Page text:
Avon’s Jose Guzman, 61, earns his anthropology degree from CSU
Special to the Daily
FORT COLLINS — By almost any definition, Jose Guzman is a non-traditional college student.
The 61-year-old Avon resident has worked his way through careers in electronics and business and, quite frankly, could have retired. Instead, he chose to purse a third career — in anthropology — with a degree from CSU Online. He graduates this month.
“My next-door neighbor in Avon is retired and he has a very beautiful garden,” Guzman said. “That’s fine, but I couldn’t do that. I need other things, and for me getting back to school and pursuing my passion was the answer.”
Guzman, the son of a Peruvian father and American mother, grew up in Lima. Fascinated with Peru’s history, he and some friends hitchhiked to the base of Machu Picchu when he was in high school. Seeing the legendary Incan citadel for the first time was a transformative experience, he said.
“It was a very special place to me,” he said. “I became very interested in the relationship between the people and the place. Who were they? How did they live? How did they build this amazing place? What did they believe in?”
While still in high school, Guzman participated in an archaeological dig in the Cusco region, where he discovered a burial site and uncovered a mummy.
“From that moment I was sold on what I wanted to do with my life,” he said.
Life, though, has a funny way of ignoring dreams and steering us toward the practical. Guzman was no exception. He worked in digital technology for more than a decade before launching a business career. Along the way he worked as a ski instructor in Vail, among other successful business ventures.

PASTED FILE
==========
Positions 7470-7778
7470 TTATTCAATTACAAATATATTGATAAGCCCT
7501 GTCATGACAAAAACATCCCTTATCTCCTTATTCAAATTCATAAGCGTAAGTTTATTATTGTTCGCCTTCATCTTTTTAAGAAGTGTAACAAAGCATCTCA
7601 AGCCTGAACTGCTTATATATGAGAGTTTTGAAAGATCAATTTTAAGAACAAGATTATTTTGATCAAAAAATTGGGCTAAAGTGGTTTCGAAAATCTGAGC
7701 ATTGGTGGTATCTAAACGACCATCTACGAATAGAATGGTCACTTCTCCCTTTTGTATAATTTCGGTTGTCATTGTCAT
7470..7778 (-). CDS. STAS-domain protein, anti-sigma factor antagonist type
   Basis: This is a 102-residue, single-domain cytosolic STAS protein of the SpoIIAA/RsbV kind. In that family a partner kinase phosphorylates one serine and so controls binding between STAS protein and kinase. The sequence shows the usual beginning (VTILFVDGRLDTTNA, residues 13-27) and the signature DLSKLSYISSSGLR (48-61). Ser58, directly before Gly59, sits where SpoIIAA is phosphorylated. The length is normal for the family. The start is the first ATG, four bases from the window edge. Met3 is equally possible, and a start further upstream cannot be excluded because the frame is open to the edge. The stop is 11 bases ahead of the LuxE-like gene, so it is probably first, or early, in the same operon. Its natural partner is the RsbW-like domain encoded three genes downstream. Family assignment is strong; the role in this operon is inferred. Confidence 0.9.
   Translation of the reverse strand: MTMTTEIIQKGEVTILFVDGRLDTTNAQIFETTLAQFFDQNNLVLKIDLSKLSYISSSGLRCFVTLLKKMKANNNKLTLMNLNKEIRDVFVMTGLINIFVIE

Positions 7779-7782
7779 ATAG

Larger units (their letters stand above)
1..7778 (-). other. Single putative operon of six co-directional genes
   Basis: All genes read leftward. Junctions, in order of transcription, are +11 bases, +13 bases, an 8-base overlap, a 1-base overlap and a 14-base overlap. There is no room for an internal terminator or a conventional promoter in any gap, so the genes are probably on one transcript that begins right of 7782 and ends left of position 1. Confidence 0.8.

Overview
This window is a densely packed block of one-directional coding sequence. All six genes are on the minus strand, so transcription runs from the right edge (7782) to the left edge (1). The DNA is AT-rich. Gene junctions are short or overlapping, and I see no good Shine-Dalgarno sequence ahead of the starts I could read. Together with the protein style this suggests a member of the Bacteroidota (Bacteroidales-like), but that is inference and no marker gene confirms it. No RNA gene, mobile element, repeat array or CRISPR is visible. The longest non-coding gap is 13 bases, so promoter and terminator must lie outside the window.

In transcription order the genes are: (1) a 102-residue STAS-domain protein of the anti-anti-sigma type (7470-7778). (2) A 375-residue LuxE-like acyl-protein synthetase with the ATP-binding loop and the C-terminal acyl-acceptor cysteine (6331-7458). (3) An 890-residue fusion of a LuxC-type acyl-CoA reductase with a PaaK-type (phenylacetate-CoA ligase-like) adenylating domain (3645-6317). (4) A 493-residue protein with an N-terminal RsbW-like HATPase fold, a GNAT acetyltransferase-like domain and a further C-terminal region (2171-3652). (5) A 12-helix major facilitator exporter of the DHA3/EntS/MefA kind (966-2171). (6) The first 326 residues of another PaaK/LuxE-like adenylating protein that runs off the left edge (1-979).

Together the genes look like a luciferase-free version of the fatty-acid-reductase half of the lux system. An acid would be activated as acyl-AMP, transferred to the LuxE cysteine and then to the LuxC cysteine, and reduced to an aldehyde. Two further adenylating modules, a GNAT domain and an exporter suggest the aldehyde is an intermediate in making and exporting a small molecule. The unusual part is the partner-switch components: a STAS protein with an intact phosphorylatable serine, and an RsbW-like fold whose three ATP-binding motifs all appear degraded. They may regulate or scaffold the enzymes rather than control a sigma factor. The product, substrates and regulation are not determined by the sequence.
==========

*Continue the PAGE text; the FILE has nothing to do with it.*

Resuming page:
All the while, he was drawn to his first love, anthropology. So, when he learned about the degree program offered by CSU Online, he threw himself into his studies.
“I have been hiking the Inca Trail since the 1980s; it is fantastic, and I never get tired of it,” he said. “But thanks to what I learned through CSU Online, my mission has changed. Instead of focusing on the mountains and buildings, I look at the beliefs of the people and what their lives were like.”
In 2015, Guzman led a tour of Machu Picchu and the surrounding region, and now plans to lead more tours. He hopes to utilize the profits to fund studies of the indigenous peoples of the region and help them preserve their centuries-old culture. He has a particular interest in shamanism and would like to study medical anthropology in graduate school.
“My interest is in discovering, in studying the things that fascinate me,” he says. “I want to study these people and learn all I can about them.”
So, rather than digging in a garden, you will find Guzman digging into the past — following his passion.
Tony Phifer is a communications specialist with Colorado State University. Contact him at Tony.Phifer@colostate.edu.
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